Watch a screencast:

    A multiplayer experience

    BrowserQuest screenshot

    BrowserQuest can be played by thousands of simultaneous players, distributed across different instances of the in-game world. Click on the population counter at any time to know exactly how many total players are currently online.

    Players can see and interact with each other by using an in-game chat system. They can also team up and fight enemies together.

    BrowserQuest is a game of exploration: the more dangerous the places you go, the better the rewards.

    Powered by WebSockets

    WebSockets are a new technology enabling bi-directional communication between a browser and a server on the web.

    BrowserQuest is a demo of how this technology can be used today to create a real-time multiplayer game in a single webpage. When you start to play, your browser opens up a WebSocket connection to one of several load-balanced game servers. Each server hosts multiple world instances and handles the player synchronization and game logic within all instances. Because the server code is running on Node.js, both the server and client codebases share a small portion of the same JavaScript source code.

    Server code is available on Github.

    BrowserQuest screenshot

    Built on the Web platform

    BrowserQuest makes extensive use of different web technologies, such as:

    • HTML5 Canvas, which powers the 2D tile-based graphics engine.
    • Web workers, allowing to initialize the large world map without slowing down the homepage UI.
    • localStorage, in which the progress of your character is continually saved.
    • CSS3 Media Queries, so that the game can resize itself and adapt to many devices.
    • HTML5 audio, so you can hear that rat or skeleton die!

    Available everywhere

    Since BrowserQuest is written in HTML5/JavaScript, it is available across a lot of different browsers and platforms. The game can be played in Firefox, Chrome and Safari. With WebSockets enabled, it’s also playable in Opera. Moreover, it’s compatible with iOS devices, as well as tablets and phones running Firefox for Android.

    BrowserQuest screenshot

    The mobile versions are more experimental than the desktop experience, which has richer features and performance, but it’s an early glimpse of what kind of games will be coming to the mobile Web in the future. Give it a try with your favorite mobile device!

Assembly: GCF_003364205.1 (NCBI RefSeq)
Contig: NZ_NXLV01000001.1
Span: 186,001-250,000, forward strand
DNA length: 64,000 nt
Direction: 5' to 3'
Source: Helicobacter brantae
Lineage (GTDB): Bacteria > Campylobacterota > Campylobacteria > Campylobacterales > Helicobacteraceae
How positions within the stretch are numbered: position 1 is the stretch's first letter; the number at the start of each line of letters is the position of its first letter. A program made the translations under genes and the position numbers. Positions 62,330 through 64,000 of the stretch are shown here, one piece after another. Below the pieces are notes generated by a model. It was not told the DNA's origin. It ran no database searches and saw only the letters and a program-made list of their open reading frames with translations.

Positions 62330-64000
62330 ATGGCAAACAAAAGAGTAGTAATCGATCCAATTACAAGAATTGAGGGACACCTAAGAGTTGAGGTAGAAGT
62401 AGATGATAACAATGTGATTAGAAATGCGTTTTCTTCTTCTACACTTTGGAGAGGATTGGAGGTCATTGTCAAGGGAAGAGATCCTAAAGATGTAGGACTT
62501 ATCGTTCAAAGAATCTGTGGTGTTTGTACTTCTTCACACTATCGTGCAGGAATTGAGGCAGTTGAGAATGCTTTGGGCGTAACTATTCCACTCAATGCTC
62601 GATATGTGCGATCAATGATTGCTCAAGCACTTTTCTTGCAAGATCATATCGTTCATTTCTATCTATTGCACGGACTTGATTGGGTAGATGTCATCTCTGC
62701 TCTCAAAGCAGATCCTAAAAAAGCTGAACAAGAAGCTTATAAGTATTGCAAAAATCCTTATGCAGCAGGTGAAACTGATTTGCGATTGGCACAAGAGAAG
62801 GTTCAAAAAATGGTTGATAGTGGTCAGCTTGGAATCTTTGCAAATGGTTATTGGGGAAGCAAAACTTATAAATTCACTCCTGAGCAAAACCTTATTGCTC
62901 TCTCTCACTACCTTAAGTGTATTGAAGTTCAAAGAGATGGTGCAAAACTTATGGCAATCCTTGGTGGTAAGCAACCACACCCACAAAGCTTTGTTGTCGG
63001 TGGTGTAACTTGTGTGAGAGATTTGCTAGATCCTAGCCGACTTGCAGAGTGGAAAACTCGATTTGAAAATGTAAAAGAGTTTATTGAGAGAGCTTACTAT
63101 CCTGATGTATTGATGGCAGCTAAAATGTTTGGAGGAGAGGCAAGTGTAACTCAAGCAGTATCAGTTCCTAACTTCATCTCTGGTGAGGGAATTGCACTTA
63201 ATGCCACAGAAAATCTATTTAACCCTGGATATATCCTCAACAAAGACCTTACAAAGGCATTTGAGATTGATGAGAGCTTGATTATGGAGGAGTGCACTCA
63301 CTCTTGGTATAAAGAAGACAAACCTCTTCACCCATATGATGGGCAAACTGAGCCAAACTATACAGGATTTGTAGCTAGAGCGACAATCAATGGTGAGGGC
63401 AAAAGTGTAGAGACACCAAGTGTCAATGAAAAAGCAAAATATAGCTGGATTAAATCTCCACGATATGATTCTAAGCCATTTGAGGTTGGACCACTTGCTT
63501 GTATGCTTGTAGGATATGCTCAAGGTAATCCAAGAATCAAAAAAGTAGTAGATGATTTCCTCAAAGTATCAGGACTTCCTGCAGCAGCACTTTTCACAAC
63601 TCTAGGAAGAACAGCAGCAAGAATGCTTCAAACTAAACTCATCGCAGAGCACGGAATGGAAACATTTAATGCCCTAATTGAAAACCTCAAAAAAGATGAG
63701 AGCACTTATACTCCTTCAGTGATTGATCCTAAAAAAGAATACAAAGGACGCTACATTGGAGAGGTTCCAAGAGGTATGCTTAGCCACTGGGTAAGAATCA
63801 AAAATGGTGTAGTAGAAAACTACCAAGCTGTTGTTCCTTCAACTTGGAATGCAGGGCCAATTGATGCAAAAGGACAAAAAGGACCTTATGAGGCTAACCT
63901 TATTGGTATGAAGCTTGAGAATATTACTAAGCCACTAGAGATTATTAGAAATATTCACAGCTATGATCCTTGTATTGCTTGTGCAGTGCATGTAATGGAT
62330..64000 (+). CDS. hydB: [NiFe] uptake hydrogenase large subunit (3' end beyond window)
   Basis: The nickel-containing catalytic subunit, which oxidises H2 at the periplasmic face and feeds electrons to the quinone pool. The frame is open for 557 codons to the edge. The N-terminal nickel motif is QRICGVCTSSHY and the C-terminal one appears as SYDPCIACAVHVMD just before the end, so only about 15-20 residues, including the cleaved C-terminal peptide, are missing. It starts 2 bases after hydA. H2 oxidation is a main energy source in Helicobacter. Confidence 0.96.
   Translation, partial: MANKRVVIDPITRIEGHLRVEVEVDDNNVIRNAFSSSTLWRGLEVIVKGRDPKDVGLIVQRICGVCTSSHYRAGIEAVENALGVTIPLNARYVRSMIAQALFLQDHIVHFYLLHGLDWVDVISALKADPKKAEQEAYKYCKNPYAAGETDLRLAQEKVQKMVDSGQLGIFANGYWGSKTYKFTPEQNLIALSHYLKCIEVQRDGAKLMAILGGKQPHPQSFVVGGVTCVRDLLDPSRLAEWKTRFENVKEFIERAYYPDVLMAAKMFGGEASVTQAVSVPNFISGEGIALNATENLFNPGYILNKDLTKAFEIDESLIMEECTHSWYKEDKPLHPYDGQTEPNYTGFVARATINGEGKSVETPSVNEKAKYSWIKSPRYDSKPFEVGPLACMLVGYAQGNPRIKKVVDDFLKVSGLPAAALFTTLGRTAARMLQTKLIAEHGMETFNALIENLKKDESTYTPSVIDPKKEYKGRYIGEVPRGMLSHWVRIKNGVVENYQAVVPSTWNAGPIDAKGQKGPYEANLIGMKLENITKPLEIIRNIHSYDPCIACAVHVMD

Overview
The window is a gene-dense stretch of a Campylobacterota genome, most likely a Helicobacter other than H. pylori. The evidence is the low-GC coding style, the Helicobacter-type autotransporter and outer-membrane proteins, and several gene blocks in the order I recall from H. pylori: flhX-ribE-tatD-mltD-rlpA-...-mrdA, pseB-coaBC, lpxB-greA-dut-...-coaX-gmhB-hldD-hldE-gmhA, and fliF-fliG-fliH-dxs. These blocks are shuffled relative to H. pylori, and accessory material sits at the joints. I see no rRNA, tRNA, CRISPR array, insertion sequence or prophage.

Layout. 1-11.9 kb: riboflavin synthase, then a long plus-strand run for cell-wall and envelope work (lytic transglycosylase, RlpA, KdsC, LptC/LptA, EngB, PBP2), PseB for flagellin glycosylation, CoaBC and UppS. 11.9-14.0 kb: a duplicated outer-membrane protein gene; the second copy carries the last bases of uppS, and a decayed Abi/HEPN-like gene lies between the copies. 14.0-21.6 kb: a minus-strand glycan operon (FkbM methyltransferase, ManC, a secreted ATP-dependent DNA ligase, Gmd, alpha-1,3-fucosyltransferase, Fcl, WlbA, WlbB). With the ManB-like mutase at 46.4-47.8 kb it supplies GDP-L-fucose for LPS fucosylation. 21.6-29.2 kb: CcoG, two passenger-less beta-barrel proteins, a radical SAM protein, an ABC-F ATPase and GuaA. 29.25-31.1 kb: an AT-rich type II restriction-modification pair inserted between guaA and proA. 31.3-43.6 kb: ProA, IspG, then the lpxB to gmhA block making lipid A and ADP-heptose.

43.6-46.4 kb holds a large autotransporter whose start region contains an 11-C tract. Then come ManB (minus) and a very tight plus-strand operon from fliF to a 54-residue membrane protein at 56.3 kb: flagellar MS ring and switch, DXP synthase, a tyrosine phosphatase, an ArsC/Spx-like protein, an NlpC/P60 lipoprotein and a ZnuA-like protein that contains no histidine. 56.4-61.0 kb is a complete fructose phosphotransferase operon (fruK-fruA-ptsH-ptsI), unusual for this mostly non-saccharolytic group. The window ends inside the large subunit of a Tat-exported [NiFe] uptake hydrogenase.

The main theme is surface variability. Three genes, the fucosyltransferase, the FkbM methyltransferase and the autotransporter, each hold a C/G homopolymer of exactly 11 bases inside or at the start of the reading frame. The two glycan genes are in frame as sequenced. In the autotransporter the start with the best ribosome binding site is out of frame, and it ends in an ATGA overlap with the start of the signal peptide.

Join the adventure

    Want to be part of BrowserQuest? Create your own character and venture into the world. Fight enemies by yourself or with friends to get your hands on new equipment and items. You might even stumble upon a couple of surprises along the way…

  5. There is no simple solution for local storage

    TL;DR: we have to stop advocating localStorage as a great opportunity for storing data as it performs badly. Sadly enough the alternatives are not nearly as supported or simple to implement.

    When it comes to web development you will always encounter things that sound too good to be true. Sometimes they are good, and all that stops us from using them is our notion of being conspicuous about *everything* as developers. In a lot of cases, however, they really are not as good as they seem but we only find out after using them for a while that we are actually “doing it wrong”.

    One such case is local storage. There is a storage specification (falsely attributed to HTML5 in a lot of examples) with an incredibly simple API that was heralded as the cookie killer when it came out. All you have to do to store content on the user’s machine is to access the navigator.localStorage (or sessionStorage if you don’t need the data to be stored longer than the current browser session):

    localStorage.setItem( 'outofsight', 'my data' );
    console.log( localStorage.getItem( 'outofsight' ) ); // -> 'my data'

    This local storage solution has a few very tempting features for web developers:

    • It is dead simple
    • It uses strings for storage instead of complex databases (and you can store more complex data using JSON encoding)
    • It is well supported by browsers
    • It is endorsed by a lot of companies (and was heralded as amazing when iPhones came out)

    A few known issues with it are that there is no clean way to detect when you reach the limit of local storage and there is no cross-browser way to ask for more space. There are also more obscure issues around sessions and HTTPS, but that is just the tip of the iceberg.

    The main issue: terrible performance

    LocalStorage also has a lot of drawbacks that aren’t quite documented and certainly not covered as much in “HTML5 tutorials”. Especially performance oriented developers are very much against its use.

    When we covered localStorage a few weeks ago using it to store images and files in localStorage it kicked off a massive thread of comments and an even longer internal mailing list thread about the evils of localStorage. The main issues are:

    • localStorage is synchronous in nature, meaning when it loads it can block the main document from rendering
    • localStorage does file I/O meaning it writes to your hard drive, which can take long depending on what your system does (indexing, virus scanning…)
    • On a developer machine these issues can look deceptively minor as the operating system cached these requests – for an end user on the web they could mean a few seconds of waiting during which the web site stalls